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aroids for teaching/Anthuriums
From: <ju-bo at msn.com> on 2009.01.11 at 03:50:06(18893)|
And thanks to my friend Derek and others for reminding us of the obvious! Talk about me not seeing the woods for the trees! Anthuriums, the hybrid kind like the "Lady Jane" series would be one of THE easiest to obtain (K-Mart, Home Depot-type stores), and would be easy to grow, of the correct size, and ALMOST ever-blooming! They occur in several different colored blooms, from purple to scarlet to white, MANY booms as Derek points out!
I sometimes have to visit a VERY large Hotel on Palm beach, and these Anthurums are used extensively as cover around the bases of their huge potted plants. To see the kids (and many adults!, obviously Northerners) stop, stare and giggle at the suggestivly phalic but BEAUTIFUL blooms always brings cheer to my old heart. I`d ''complement'' the collection with a couple of Spathiphyllum floribundums just for the variety and ''change'', but then again that`s just me. Anything else would be gravy, like the Spathicarpas kindly offered by my friend Don and others!
> From: email@example.com
> To: firstname.lastname@example.org|
> Date: Sat, 10 Jan 2009 17:53:33 -0500
> Subject: [Aroid-l] aroids for teaching
> Carol, I wonder if you may be making this too difficult for yourself. There
> are some very common things - cultivars for the most part but a few species
> are available -which fit your size requirement and free-blooming need, and
> are easy to grow (that is why they have become common).
> There is no point going for "rare". The students will not learn anything
> more from a plant scarcely known to science than they will from my
> suggestions: the new more dwarf anthuriums sold as flowering pot plants, and
> Spathiphyllum. The anthuriums in particular are almost ever-blooming, and
> are so floriferous that several classes can tear each up an inflorescence
> without you grieving over the end of a flowering cycle. If you want to make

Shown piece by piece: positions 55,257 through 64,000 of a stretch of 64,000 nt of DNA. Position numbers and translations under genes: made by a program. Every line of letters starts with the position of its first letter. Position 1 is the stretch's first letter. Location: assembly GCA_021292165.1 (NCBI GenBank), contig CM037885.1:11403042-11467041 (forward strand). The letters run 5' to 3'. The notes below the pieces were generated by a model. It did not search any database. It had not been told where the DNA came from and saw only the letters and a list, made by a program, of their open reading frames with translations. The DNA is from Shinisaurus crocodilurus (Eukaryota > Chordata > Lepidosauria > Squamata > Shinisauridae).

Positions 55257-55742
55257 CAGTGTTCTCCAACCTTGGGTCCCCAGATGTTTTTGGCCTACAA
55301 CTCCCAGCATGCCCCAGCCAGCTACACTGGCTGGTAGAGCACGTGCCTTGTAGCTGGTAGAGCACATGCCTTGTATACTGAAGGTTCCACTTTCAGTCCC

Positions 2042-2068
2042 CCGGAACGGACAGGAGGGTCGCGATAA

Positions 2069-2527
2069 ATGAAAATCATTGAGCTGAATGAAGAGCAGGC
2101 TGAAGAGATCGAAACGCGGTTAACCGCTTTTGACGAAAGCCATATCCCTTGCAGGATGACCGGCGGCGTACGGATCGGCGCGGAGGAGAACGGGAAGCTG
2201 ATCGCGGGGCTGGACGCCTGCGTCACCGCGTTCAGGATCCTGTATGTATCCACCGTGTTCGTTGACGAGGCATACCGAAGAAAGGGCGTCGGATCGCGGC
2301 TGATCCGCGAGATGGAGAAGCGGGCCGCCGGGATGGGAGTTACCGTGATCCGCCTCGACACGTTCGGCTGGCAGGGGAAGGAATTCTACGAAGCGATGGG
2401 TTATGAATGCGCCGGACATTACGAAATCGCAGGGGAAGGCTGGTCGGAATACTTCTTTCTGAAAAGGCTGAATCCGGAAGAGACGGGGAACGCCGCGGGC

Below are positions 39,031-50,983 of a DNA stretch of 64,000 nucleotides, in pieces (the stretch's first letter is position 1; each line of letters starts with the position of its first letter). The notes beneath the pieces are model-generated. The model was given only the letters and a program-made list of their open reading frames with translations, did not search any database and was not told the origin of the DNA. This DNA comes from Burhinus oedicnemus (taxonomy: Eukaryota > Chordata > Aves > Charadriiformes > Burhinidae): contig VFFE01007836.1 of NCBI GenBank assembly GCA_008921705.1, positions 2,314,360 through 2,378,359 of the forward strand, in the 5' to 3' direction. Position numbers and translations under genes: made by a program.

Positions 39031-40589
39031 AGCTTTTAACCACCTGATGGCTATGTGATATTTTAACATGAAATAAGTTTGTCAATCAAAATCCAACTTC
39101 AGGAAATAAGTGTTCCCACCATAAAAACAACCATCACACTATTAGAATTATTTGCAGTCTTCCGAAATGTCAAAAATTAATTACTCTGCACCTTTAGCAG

> an interesting comparison, grow some Spathicarpa, and there is a sure-fire
> way to get them speculating about what bits are comparable and what are not.
> I'm sure that you will get some other great ideas from real aroiders, but I
> taught taxonomy for so long that I tend to shy away from fancy and go for
> what is sure to work.
> Regards, Derek
> -----Original Message-----
> From: email@example.com [mailto:firstname.lastname@example.org]
> On Behalf Of Carol McCarthy
> Sent: Thursday, January 08, 2009 2:51 PM
> To: Discussion of aroids
> Subject: [Aroid-l] aroid recommendations
> Hello Good People,
> I work at a university greenhouse that supports, among other things,
> the teaching of a plant taxonomy class. Can you please recommend some
> species in the Araceae family that I could grow for the class?
> Requirements: 1) Tropical or subtropical, a year round greenhouse grower.
> 2) Can be kept to about a 6 inch pot size or smaller and be a blooming size
> plant. 3) Ideally the plant would bloom fairly often or could be convinced
> to bloom around the second half of September in a greenhouse in the USA,
> West Virginia. 4) flower structure, fairly typical spathe and spadix.
> I have lurked on this list a while so I am somewhat familiar with the
> family. I can supply dry and or cool resting periods or extra heat and or
> light to encourage the plant at the needed time of the year. I would prefer
> a true species but an example is much better than no example. Between this
> greenhouse and another on campus we have several examples of species in the
> family but they are mostly philodendrons and Dieffenbachia that either don't
> bloom very often or only bloom when they are larger plants than we are
> usually able to accommodate.
> If you suggest something out of the ordinary, which I personally would
> prefer, please include some hints on where to obtain plants.
> Feel free to reply publicly or privately.
> Thanks for any help on this.
> Carol McCarthy
> West Virginia University - Dept. of Biology
> Greenhouse Manager
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